History of Faithful Companions of Jesus in France

This little Society’ as Marie Madeleine loved to call it, has spread far beyond Europe. In her own life-time she made foundations in five European countries and now there are FCJs in Asia, Australia and the Americas too. But no matter where there are Sisters, the French origins of the Society are never forgotten and the works started there are seen as the prototype of all our missionary endeavours.

 

Amiens  1820 -  the first foundation

Amiens cathedral.The first FCJ house, the ‘cradle of the Society’ is in Amiens, very near the wonderful Gothic Cathedral.  It is on a street that used to be called ‘rue du Puy vert’, known today as ‘rue Dupuis’.  For many years there was a boarding school here but today the former school building is used for homeless people under the auspices of the Social Services of the town of Amiens. A statue of St Philomena still dominates the chapel building on the corner of the street.

The original house, ‘the cradle’ is a place of pilgrimage.  Those who visit say they leave with renewed strength, transformed and energized for the greater glory of God.

Read more about Amiens here.

 

Nantes 1826-

Nantes.Aerial view of Nantes.Marie Madeleine was a pioneer in the education of girls, and established a boarding school for them at 18, rue de Gigant.  Over the years and throughout its history, the boarding school has known many changes.  Today it is a co-educational kindergarten and primary school. The children and their parents appreciate their school and its lovely chapel, just restored; all this in a green area in the centre of the city; something that is quite exceptional. 

A small community of FCJ sisters live with a Fraternity of students at ‘rue de Boccage’. In this lovely setting, these students find a warm welcome as well as the support and peace they need for their studies. The sisters are involved in spiritual accompaniment, retreat work and parish ministry.

See photographs of the chapel windows here.        Read more about École St-Michel here.

 

Paris 1847 —

Room where Marie Madeleine died.Marie Madeleine, the Foundress, started a boarding and day school for young girls, on the street known then as ‘rue de Lourcine’ in what was Sector V of the city of Paris.  This is where the Foundress spent the last years of her life and where she died in 1858.  The foundation predates the ‘La Santé’ prison which is just is across the road from the property.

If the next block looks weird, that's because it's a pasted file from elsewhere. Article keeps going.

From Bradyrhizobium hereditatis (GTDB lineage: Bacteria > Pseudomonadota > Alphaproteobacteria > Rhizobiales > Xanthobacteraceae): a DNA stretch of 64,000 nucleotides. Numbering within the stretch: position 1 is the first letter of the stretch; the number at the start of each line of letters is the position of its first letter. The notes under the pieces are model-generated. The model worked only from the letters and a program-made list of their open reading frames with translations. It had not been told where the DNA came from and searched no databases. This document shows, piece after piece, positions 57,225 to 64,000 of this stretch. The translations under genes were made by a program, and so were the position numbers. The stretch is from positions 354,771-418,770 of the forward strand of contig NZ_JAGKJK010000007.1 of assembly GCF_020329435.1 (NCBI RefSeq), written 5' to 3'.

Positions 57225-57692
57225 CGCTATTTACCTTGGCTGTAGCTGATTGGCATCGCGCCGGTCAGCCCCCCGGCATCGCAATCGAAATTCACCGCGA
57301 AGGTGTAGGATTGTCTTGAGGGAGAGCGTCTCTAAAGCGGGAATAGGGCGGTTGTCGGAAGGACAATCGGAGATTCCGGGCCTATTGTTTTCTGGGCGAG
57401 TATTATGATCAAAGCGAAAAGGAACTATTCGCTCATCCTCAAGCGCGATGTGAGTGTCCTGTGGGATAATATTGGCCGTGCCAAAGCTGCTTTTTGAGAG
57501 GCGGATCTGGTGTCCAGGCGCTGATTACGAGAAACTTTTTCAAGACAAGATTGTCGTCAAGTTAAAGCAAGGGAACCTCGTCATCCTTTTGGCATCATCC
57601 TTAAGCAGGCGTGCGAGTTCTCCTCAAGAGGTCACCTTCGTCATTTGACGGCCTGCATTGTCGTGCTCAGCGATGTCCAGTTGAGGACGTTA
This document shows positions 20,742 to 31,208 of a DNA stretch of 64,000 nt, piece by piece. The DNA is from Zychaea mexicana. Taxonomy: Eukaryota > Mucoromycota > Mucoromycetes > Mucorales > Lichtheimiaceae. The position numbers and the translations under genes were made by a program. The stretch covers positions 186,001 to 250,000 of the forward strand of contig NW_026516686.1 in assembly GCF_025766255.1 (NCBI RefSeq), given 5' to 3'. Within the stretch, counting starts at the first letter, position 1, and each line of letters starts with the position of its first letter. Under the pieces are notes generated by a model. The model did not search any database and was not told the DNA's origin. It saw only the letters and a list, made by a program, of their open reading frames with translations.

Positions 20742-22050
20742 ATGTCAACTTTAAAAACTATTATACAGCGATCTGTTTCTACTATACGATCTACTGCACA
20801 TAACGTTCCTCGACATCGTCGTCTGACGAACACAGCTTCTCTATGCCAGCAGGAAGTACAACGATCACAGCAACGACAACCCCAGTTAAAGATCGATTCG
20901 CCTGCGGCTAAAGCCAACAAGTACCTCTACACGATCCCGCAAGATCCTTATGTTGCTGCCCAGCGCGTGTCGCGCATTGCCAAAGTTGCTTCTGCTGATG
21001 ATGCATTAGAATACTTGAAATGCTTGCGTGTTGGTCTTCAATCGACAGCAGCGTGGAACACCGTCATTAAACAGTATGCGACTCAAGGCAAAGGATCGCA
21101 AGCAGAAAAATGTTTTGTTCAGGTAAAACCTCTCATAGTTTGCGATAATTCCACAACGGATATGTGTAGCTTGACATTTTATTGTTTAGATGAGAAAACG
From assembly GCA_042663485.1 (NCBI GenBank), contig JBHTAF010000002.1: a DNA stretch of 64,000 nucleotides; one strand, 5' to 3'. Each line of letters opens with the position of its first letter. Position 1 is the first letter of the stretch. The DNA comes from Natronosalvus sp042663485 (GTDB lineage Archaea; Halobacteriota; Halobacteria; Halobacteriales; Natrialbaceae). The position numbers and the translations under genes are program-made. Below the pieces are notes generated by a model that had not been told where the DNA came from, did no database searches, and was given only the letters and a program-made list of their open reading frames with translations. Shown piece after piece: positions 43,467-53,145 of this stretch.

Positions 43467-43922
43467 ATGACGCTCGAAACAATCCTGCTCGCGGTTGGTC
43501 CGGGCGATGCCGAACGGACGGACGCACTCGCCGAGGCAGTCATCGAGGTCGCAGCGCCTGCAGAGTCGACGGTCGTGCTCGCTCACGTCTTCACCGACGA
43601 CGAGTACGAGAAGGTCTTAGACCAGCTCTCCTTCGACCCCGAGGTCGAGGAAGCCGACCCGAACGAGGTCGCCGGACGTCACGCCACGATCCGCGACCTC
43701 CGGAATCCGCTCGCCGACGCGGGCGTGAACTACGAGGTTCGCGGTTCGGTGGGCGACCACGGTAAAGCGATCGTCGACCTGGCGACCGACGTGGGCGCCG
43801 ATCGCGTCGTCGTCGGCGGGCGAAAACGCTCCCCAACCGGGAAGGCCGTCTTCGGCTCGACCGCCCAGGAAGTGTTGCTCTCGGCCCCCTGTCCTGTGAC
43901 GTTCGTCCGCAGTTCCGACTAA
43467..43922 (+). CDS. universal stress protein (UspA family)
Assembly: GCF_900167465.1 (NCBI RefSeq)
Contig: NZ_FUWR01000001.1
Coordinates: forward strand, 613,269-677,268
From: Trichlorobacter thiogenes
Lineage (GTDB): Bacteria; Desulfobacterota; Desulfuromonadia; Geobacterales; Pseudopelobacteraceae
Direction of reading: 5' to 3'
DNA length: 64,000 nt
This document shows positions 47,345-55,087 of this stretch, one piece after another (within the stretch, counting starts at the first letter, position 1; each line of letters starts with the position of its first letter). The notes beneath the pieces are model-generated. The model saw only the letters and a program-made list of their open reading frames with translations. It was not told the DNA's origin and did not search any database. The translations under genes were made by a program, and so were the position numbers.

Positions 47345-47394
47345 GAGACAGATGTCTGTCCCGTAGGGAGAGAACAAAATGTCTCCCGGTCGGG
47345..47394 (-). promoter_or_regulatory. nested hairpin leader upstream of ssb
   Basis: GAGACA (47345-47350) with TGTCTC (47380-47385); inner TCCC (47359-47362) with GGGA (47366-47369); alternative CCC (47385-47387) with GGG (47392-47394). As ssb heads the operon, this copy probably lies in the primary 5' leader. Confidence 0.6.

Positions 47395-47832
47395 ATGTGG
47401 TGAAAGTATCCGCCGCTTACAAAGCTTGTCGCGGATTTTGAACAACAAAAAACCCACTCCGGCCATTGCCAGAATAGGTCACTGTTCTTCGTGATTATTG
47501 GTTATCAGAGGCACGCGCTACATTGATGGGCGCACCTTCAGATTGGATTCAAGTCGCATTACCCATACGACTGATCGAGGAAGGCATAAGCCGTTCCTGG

Read more about the Paris house here.

An FCJ community still lives in the Paris house.   The room where Marie Madeleine died has become a place of prayer and of pilgrimage. The small museum beside it holds things precious to her memory.

See pictures of the Foundress’s room and the museum honouring her memory here.

École Notre Dame de France.The school established in 1847, Notre Dame de France, continues to thrive.  Compared with La Santé prison across the road, the school and its grounds are like a little bit of heaven.

Read more about the school here.

FCJ Fraternity, rue Falguière, Paris 15ème

The small FCJ Fraternity in Rue Falguiére has students from all over France. The personal touch, training in group living, and spiritual support are all part of the day in this ‘foyer’.

 

Other FCJ houses in France

Marie Madeleine opened other houses in France. For various reasons some were closed during her lifetime, others were closed by the national government. ... ‘In 1904, the radical socialist government of Emile Combes, very hostile to the church, forbade the existence of all catholic teaching religious, even those who already had legal recognition.  Like their men and women compatriots the French Faithful Companions of Jesus were obliged to leave France, taking refuge in Belgium Switzerland and the Channel Islands.  The French schools had to close.  In 1921 the resumption of relations between France and the Holy See (they had broken off in 1904) brought a certain relaxation; religious congregations were from then on officially tolerated before being once more legally recognised by the Vichy government in 1941-2, a recognition which was confirmed by decree, at the liberation, by the government of General de Gaulle.’ (p 63, Marie Madeleine Victoire de Bonnault d’Houët by Michel Schepers.)

In acknowledgment of the work of the Foundress, Marie Madeleine d’Houët and of the innumerable FCJs who lived and worked in these places we list some of these foundations

Châteauroux 1823—1838,
Ste Anne d’Auray, Morbihan 1826—1929
Langres 1829—1838
Bourges 1835—1838 ; 1859—1903
Menotey, Sainte Claude 1838—1850
Nice 1839 - 1904
Camon (orphanage) 1845—1945
Gentilly, Paris (orphanage) 1849—1908
Rueil, Paris 1868—1903
Guérande, Loire Atlantique, 1875 - 1903
Henriville, Amiens, 1885—1905

Ste Anne d’Auray, Morbihan 1826—1929

Windows at Ste.-Anne d'Auray.Ste Anne d’Auray is a village in Morbihan, Brittany. Until Lourdes grew in popularity Ste Anne d’Auray was the most favoured place of pilgrimage in France. A vibrant centre of prayer, to this day it continues to attract numerous pilgrims. The Foundress wanted her Society to be involved in retreat work and Ste. Anne d'Auray was an excellent place for this ministry.  Here, with the support of the Jesuits, she established a retreat centre and subsequently developed it as a novitiate and generalate.

Because of its somewhat unique history we give more about the history of this foundation here.

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